Clooney has been the poster child for Oscar over the past few years.  In the past seven years, Clooney has racked up eight nominations from Oscar in six categories and won two.  That’s impressive in itself.  Something to note, he’s directed four films since his debut of Confessions of a Dangerous Mind (2002) and has only been cited for his filmmaking for Good Night, and Good Luck (2005).  I wonder if AMPAS is fully on board with him as a filmmaker.  The  Monuments Men, which takes place in World War II, will have lots of people excited.  This could turn it around for him.

On the last episode of Power Hour, I spoke about us beginning to take Walt Disney’s Saving Mr. Banks more seriously than we have been.  John Lee Hancock did something right to get his last film, The Blind Side (2009) in a Best Picture lineup.  Maybe he strikes the right chord with Oscar voters.  His new endeavor taking on the story of P.L. Travers and the making of Mary Poppins is said to hit a few heartstrings.  Emma Thompson will be a force in Lead Actress with Tom Hanks likely going Supporting, though no decision has been made yet.  Anybody else feel that it’s strange to see Hanks as a Supporting Actor contender though?  Such a leading man.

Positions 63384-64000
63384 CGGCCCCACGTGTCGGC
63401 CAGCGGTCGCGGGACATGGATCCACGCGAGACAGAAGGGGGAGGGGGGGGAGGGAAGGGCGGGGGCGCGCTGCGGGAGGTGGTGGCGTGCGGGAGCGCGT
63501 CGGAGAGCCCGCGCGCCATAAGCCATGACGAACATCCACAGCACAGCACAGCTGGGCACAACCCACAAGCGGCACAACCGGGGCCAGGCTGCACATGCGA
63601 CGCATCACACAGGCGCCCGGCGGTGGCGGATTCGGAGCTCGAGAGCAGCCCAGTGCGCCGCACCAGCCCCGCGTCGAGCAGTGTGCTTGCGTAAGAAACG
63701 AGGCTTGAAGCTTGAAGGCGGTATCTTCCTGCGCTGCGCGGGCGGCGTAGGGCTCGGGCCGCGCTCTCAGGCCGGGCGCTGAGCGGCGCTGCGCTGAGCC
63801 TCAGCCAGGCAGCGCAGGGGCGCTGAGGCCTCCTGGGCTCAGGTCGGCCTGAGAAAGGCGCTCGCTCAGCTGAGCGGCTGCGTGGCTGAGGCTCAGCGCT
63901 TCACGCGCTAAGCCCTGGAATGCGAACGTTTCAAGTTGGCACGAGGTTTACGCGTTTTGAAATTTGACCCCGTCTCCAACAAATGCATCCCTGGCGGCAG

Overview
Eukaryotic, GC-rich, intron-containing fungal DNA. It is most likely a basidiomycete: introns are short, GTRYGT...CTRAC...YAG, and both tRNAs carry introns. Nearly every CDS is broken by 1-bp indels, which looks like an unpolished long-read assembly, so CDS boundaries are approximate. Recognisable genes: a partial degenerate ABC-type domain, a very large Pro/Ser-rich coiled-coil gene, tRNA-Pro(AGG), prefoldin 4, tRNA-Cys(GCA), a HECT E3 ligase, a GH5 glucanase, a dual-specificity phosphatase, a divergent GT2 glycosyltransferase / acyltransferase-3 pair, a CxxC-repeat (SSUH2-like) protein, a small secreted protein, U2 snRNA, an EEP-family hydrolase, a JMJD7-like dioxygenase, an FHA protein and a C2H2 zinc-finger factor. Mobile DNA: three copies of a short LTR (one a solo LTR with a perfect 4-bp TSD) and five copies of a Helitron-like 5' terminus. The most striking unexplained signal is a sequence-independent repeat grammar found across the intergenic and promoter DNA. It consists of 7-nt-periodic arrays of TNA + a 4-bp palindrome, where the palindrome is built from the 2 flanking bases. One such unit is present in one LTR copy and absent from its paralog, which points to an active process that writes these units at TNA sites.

Sony Pictures sister company, Sony Pictures Classics has an arsenal of contenders ready to plow through the competition this year.  Bennett Miller’s Foxcatcher, just announced for a December 20 release, seems to have all the makings of a Best Picture nominee if the quality is there.  There have been readers that saw a test screening and said that stars Channing Tatum, Steve Carell, and Mark Ruffalo all have equal screen time.  The plan might be for Carell, who plays the schizophrenic John du Pont, to go Supporting for his performance.  Not a bad move.  It just hurts Ruffalo’s chances significantly.